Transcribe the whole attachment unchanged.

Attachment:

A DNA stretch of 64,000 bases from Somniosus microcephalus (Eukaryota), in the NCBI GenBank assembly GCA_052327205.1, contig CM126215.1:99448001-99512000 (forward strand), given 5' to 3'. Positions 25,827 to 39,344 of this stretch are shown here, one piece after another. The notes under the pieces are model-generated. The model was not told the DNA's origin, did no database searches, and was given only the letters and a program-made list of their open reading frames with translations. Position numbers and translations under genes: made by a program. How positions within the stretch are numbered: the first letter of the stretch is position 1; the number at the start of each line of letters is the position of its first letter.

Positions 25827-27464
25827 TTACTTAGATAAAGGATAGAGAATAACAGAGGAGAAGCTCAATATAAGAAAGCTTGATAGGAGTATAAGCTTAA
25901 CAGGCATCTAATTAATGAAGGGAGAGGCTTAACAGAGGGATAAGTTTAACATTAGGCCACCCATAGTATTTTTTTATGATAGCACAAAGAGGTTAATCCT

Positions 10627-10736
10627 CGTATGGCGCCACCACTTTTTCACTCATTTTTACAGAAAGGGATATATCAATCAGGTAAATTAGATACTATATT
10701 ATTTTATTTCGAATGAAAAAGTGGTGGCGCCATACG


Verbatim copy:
A DNA stretch of 64,000 bases from Somniosus microcephalus (Eukaryota), in the NCBI GenBank assembly GCA_052327205.1, contig CM126215.1:99448001-99512000 (forward strand), given 5' to 3'. Positions 25,827 to 39,344 of this stretch are shown here, one piece after another. The notes under the pieces are model-generated. The model was not told the DNA's origin, did no database searches, and was given only the letters and a program-made list of their open reading frames with translations. Position numbers and translations under genes: made by a program. How positions within the stretch are numbered: the first letter of the stretch is position 1; the number at the start of each line of letters is the position of its first letter.

Positions 25827-27464
25827 TTACTTAGATAAAGGATAGAGAATAACAGAGGAGAAGCTCAATATAAGAAAGCTTGATAGGAGTATAAGCTTAA
25901 CAGGCATCTAATTAATGAAGGGAGAGGCTTAACAGAGGGATAAGTTTAACATTAGGCCACCCATAGTATTTTTTTATGATAGCACAAAGAGGTTAATCCT

Positions 10627-10736
10627 CGTATGGCGCCACCACTTTTTCACTCATTTTTACAGAAAGGGATATATCAATCAGGTAAATTAGATACTATATT
10701 ATTTTATTTCGAATGAAAAAGTGGTGGCGCCATACG